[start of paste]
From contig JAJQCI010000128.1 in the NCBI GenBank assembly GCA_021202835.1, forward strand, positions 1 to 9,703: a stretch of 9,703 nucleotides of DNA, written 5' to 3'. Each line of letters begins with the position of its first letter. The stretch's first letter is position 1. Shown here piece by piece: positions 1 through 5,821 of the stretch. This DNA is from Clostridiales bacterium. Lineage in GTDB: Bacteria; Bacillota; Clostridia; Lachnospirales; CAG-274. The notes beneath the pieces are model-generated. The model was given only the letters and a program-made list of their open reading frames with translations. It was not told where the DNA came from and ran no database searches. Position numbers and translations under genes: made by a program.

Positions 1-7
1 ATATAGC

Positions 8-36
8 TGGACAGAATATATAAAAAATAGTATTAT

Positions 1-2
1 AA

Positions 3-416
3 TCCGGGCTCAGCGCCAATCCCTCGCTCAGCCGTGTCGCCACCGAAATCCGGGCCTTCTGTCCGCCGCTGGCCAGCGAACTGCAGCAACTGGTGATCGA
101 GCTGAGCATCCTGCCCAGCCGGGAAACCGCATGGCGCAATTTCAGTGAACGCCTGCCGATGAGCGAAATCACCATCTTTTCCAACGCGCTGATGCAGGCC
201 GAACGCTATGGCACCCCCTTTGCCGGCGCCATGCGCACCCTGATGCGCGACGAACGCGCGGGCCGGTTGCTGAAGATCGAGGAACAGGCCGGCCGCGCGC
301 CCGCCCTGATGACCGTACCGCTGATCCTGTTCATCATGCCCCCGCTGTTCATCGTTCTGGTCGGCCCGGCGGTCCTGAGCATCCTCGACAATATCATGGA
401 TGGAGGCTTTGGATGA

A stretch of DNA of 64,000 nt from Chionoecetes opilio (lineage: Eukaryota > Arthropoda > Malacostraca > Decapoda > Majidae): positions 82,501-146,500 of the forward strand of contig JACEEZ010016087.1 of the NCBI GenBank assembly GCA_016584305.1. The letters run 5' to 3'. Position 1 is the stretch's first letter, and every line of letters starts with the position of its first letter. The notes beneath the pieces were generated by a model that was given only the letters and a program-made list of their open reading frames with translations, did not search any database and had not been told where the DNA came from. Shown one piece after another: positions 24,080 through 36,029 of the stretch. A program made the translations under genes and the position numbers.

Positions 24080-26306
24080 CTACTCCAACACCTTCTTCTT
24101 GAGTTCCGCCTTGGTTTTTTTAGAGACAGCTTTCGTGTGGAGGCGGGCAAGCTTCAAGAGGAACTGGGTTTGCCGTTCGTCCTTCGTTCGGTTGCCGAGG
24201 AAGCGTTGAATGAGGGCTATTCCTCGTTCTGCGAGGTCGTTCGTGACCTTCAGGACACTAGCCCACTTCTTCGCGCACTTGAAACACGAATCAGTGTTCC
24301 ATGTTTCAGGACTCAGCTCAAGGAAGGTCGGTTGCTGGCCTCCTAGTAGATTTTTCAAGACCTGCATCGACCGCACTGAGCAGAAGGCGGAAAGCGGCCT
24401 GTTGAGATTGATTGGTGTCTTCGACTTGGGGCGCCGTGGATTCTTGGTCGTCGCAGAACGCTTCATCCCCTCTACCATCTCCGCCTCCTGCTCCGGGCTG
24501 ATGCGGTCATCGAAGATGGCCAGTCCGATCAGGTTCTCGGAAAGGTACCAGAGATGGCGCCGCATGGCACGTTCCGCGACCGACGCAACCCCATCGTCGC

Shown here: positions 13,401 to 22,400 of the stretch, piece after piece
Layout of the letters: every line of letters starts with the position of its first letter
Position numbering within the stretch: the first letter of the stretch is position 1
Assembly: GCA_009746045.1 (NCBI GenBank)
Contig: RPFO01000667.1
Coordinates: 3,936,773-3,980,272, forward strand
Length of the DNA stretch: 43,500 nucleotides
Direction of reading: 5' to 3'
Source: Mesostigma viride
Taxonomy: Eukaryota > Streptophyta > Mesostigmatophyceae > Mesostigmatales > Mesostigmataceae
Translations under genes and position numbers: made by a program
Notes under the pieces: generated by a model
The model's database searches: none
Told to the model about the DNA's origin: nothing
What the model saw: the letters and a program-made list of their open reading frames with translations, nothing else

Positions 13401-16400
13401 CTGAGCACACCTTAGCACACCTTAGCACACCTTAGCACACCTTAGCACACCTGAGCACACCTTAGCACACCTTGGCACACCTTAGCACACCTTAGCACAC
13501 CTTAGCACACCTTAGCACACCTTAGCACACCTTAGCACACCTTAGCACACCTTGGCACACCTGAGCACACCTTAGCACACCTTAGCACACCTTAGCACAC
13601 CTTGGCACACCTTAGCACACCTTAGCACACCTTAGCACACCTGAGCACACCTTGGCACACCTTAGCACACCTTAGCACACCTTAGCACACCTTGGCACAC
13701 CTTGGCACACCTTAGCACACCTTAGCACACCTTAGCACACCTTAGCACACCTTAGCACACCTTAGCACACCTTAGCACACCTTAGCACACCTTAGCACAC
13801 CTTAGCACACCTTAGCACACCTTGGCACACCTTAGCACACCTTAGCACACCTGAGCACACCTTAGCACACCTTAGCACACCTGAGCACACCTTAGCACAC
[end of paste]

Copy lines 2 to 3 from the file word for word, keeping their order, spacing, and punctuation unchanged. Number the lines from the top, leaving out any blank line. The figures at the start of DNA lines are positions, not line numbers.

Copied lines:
Positions 1-7
1 ATATAGC